- Add the flour and salt. Mix with a fork to form a rough dough, then finish by hand to fully incorporate the flour. Cover with a damp towel and let rest 30 minutes. Meanwhile replenish your starter and store according to preference.
- After the dough has rested, work the mass into a semi-smooth ball, about 15-20 seconds. (I did this on a lightly floured piece of plastic wrap.)
- Place dough in a lightly greased bowl.
- Cover the bowl with the damp towel and let rise until double is size, about 8-10 hours at 70 degrees F. (21C) (I let the dough rise for about 5 hours in a proofing oven.)
- Once fully risen, cover the dough in lightly oiled plastic wrap and chill in fridge overnight.
- In the morning, remove the cold dough from the fridge onto a floured surface. Let it rest 10 minutes.
- Line two sheet pans with parchment paper and sprinkle a generous amount of cornmeal all over them. This will prevent the dough from sticking.
- With floured hands, pat the dough into a rectangle or oval, about 1/2 inch (1.25 cm) thick.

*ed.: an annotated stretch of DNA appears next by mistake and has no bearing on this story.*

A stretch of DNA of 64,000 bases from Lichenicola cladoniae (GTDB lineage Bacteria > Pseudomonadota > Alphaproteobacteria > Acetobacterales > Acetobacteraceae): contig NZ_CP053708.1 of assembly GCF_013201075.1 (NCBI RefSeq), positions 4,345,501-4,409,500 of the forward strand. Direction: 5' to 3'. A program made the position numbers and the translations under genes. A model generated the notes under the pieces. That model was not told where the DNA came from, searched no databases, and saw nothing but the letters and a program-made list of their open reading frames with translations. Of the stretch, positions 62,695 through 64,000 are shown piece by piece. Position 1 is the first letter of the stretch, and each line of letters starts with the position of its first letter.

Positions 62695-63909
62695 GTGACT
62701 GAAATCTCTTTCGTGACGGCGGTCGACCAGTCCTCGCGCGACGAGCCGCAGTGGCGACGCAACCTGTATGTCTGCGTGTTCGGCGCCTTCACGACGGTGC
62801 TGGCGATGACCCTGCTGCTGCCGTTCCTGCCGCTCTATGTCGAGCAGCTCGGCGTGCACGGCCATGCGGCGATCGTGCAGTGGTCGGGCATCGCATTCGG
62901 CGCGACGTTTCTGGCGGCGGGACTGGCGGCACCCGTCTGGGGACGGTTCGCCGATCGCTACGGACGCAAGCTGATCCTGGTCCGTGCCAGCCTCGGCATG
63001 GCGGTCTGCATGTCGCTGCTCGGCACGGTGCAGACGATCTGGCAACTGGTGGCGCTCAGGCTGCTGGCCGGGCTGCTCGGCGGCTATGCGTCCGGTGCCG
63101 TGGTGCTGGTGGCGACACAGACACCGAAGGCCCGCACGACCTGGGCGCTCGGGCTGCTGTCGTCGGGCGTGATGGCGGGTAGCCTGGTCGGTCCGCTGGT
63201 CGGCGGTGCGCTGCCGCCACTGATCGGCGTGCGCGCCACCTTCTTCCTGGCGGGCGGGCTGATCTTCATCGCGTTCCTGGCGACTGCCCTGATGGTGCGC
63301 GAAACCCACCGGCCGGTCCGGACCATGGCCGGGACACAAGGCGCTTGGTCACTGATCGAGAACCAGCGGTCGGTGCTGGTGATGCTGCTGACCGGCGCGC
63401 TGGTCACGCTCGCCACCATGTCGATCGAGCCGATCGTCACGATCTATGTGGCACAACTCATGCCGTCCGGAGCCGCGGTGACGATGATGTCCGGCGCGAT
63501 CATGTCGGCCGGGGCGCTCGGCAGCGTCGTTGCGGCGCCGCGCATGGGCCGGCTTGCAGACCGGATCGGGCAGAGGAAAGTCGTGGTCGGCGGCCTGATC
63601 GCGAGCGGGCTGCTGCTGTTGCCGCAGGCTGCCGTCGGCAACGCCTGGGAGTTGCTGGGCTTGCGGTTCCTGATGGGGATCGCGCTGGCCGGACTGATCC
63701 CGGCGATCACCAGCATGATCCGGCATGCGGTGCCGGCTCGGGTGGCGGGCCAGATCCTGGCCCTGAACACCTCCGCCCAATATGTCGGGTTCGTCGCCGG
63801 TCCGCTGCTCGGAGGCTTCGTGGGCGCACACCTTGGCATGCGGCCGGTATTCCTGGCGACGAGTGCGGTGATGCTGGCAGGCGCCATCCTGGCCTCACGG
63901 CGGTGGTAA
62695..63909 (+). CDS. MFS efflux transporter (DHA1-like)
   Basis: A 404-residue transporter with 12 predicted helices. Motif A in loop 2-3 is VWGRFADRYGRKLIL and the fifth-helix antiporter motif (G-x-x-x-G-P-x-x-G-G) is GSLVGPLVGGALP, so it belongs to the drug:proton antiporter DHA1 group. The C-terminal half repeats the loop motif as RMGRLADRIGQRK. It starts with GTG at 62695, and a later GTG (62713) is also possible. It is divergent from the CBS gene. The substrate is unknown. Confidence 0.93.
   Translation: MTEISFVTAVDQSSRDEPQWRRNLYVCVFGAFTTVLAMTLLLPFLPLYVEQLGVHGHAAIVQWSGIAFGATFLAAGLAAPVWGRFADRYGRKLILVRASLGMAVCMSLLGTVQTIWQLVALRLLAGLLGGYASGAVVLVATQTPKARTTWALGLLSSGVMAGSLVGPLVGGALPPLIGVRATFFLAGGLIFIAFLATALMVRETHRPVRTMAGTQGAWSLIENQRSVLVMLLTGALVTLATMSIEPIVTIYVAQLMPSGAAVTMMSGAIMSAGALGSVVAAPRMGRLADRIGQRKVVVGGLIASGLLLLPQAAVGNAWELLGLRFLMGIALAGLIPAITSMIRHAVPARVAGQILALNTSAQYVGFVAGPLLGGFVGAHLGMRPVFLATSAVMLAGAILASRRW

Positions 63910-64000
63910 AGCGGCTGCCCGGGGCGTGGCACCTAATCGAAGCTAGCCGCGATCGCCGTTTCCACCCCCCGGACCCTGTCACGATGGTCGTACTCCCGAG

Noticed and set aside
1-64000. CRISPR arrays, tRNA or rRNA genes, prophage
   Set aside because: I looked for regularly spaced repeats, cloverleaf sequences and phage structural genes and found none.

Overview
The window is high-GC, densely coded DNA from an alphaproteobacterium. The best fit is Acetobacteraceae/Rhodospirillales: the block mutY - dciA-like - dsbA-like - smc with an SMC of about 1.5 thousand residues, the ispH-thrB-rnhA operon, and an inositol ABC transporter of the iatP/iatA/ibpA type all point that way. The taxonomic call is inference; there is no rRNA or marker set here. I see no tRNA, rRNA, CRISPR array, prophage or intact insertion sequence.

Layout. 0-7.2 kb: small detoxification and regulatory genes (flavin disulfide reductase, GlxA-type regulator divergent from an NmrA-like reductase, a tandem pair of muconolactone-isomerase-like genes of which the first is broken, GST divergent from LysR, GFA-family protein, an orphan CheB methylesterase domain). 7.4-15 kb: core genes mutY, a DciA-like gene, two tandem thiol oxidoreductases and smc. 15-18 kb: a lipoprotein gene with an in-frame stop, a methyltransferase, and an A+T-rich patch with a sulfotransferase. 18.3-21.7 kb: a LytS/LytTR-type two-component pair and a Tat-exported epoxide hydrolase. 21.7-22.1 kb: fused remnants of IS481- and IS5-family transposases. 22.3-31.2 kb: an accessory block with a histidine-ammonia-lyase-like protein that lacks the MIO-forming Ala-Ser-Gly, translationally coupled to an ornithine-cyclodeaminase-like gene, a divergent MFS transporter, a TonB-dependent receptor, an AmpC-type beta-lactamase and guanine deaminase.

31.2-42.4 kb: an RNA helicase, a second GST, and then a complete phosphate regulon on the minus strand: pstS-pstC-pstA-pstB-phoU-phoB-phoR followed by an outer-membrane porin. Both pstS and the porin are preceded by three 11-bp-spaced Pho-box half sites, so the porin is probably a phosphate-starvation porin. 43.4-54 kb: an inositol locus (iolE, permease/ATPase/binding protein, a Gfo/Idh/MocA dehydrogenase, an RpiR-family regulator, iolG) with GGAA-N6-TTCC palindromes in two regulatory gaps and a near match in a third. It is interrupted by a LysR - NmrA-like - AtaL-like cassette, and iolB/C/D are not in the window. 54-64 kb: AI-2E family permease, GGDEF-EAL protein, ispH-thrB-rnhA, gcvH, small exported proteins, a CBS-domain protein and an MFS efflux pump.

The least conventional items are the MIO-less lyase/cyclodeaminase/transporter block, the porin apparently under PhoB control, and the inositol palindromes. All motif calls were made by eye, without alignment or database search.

- Cut rounds about 3 inches in diameter (you can use the rim of a drinking glass: use a rim that isn’t too thick) You should get 10-12 rounds. (I used a Bonne Maman jam jar.)
- Place them onto the cornmeal on the baking sheets. Sprinkle tops with more cornmeal.
For the Second Rise:
Cover the dough with a damp towel and let rest till puffy, about 1 hour depending on the temperature of your kitchen. (I used a proofing oven.)
To Cook the Muffins:
- Warm a large cast iron or non-stick skillet (you can also use a cast iron griddle) over low to medium-low heat.
- Place a few rounds of dough into the pan to fit comfortably. Don’t worry, they really won’t spread.
- Cook on one side for about 8 to 10 minutes, checking at the halfway mark for even browning. Adjust the heat if necessary. Flip the muffins over and continue to cook for an additional 8-10 minutes. When ready, the muffins should feel lightweight and the sides should spring back when pressed gently.
- Transfer the muffins to a wire rack to cool. Continue cooking the remaining rounds.
- When ready to eat, split them open using a fork piercing into the equator of each all the way around and gently prying open.
Muffins will stay fresh 2 days, stored in an airtight container or plastic bag at room temperature.